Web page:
Belated Thoughts on Irene.

Thursday, August 25th, 2011. 19:39

The Rain Before THE Rain

 

The air might smell like the copious raindrops that fill it, or like salt marsh, but my nose is stuffy. I guess that’s what I get for surfing in hypothermia-inducing, upwelled waters this afternoon. I paddled out amid the hordes at Manasquan, even though the cloud formations indicated impending doom and the water was painfully cold, because the waves actually had faces. Faces on which I could make use of the very minor trickage I have in my arsenal. The wind was blowing hard out of the south, but the jetty blocked it and surprisingly smooth peaks remained. Anyway, after about 30 seconds, my core ceased circulation to my extremities and now I can’t smell anything.

Thunder rumbles continuously, and the dense clouds are occasionally illuminated by dull, bluish flashes.

“Chance of rain: 90%,” The Weather Channel tells me. Every ten minutes. The local forecast breaks up the round-the-clock coverage of Hurricane Irene, which they’re saying could be a 100-year event–especially in terms of flooding. In terms of other things, well, the mayor just called and said a voluntary evacuation is in effect for the barrier island. I received a Facebook message from the Garden State Grudge Match Trials: “No comp due to evacs! Go surf, have fun, & be safe!”

We’re supposed to prepare for a direct hit: flash flooding and storm surge and high, high winds.

“A hurricane watch and a flood watch have been issued for our area.”

Irene is on-track to clobber New York City. The last time the city saw a hurricane was more than a hundred years ago. If I were still living in the city, I’d evac for sure. Fuck those sheets of glass falling from the sky.

Magic Seaweed is saying we’ll get a 15.5-foot swell on Sunday. Will anyone be there to see it?

 

 

Friday, August 26th, 2011

The Calm Before The Storm

 

Surf Taco in Seaside Park, N.J. is the place to be for lunch, it seems. Irene, that slut, is on the lips of every patron. This is a shore community. A core community. They live on an island less than a mile wide that keeps the Atlantic from meeting Barnegat Bay. They know how to weather a pounding.

Something is different about Irene, though.

Some speak brazenly, defiantly. They won’t leave; they’ll be fine. This storm is more bark than bite. Others speak in hushed tones about things they’ve heard from neighbors, friends, newscasters. At all volumes, there is talk of the waves.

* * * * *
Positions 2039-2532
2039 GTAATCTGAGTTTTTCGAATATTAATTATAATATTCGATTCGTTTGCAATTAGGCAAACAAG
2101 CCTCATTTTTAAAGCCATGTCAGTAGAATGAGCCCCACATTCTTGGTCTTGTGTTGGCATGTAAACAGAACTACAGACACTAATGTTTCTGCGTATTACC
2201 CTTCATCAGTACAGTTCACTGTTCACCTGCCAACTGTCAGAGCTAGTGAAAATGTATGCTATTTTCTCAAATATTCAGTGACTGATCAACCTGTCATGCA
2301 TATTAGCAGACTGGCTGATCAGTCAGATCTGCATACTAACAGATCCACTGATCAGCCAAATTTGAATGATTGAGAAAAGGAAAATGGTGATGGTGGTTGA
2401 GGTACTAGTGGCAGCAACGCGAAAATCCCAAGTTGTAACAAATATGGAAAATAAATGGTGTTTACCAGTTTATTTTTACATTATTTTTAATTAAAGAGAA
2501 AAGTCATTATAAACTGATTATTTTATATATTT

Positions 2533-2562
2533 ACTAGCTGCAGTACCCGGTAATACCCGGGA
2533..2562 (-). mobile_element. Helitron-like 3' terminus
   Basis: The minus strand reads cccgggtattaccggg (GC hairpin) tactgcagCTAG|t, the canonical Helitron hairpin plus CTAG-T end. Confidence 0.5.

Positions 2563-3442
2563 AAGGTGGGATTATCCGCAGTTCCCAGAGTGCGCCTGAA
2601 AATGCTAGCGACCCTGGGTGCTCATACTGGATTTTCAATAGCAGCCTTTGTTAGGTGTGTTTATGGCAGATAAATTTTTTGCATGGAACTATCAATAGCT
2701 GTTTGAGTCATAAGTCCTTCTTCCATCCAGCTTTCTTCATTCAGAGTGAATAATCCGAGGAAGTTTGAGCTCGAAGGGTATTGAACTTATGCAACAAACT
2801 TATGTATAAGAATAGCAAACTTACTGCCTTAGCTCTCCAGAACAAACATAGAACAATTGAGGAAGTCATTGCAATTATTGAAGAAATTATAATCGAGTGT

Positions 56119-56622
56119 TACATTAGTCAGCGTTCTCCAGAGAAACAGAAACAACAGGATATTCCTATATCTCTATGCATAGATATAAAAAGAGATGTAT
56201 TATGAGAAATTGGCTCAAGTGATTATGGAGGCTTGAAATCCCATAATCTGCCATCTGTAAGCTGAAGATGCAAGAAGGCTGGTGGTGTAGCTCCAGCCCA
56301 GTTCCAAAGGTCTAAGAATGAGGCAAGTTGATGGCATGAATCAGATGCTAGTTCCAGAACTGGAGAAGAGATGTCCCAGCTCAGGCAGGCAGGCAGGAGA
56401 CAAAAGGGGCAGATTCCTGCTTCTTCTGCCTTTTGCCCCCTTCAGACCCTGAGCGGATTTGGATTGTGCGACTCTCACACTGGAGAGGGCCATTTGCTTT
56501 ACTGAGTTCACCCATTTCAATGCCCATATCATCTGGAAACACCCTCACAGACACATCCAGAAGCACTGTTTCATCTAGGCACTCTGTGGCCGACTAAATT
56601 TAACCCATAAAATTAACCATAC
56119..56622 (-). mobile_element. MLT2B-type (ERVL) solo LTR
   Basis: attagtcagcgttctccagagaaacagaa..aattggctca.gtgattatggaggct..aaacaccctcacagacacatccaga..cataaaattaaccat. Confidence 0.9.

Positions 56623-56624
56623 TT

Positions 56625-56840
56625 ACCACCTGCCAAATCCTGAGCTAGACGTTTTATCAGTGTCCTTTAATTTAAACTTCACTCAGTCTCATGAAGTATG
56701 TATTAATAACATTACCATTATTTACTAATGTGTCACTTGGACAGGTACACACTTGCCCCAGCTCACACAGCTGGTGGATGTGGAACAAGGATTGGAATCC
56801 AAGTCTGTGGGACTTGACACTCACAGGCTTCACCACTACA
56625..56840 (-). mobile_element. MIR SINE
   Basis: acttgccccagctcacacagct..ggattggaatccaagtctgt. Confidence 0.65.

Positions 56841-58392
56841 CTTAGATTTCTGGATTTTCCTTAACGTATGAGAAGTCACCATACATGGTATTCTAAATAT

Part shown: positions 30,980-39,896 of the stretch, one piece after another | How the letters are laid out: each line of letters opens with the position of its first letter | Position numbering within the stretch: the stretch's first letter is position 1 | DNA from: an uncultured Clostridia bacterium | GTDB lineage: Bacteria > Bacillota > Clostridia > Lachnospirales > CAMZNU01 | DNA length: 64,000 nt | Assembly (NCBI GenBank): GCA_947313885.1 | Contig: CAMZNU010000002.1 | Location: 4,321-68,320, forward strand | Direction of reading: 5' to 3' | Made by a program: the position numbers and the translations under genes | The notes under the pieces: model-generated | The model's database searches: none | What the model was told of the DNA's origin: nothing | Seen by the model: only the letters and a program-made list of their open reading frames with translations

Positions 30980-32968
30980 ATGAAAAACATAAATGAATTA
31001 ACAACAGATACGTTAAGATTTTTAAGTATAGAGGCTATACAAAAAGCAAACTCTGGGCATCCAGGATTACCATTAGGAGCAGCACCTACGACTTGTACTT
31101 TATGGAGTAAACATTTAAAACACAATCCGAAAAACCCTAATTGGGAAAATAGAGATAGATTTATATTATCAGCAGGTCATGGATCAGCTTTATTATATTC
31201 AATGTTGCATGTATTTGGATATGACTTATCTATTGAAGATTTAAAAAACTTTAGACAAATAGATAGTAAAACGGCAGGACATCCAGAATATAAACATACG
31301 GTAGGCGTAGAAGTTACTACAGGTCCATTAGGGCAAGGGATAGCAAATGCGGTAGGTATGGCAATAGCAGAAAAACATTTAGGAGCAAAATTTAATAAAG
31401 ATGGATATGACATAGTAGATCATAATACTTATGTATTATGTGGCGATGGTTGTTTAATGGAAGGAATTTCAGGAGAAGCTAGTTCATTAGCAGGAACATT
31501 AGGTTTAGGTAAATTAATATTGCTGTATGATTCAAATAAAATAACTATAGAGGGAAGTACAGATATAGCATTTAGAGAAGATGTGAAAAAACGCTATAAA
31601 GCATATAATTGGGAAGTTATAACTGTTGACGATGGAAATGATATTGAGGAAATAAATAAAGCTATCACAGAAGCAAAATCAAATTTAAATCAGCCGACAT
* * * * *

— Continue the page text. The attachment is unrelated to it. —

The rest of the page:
Outside, the sun is blinding and there is a light breeze–from the south, I think. On surrounding blocks, people are working to board up their windows and secure their homes. Many of them will evacuate. All of them have been ordered to, but not all of them will listen.

The Parkway southbound will shut down at 8 p.m. tonight, from exit 98 on down. The bridges will soon tolerate only westbound traffic. We just came from the beach, where I surfed near-perfect (albeit chilly) head-high glass for an hour or so, with only a handful of others. No badge checkers. No lifeguards, except the ones zipping up and down the sand on quads to ensure no loonies without boards entered the rough whitewater. The force is rips are strong in this one.

As we left the beach, we ran into one of the guards, who said the police were about to begin ticketing surfers; they desperately want people to leave.

The mood amongst locals is a weird one. Excitement, nerves, a little bit of fear, and even skepticism. When Irene arrives, will we be grateful for our preparation and the fact that we abandoned our homes? Or will she be a bust, like so many other tropical temptresses who pass this way?

The skepticism shrinks with each new piece of information.

The girl behind the counter at Surf Taco whispers, “I heard they’re saying that if you have a mandatory evacuation and you don’t leave [in Cape May?], you’d better put your social on an index card and stuff it in your shoe…”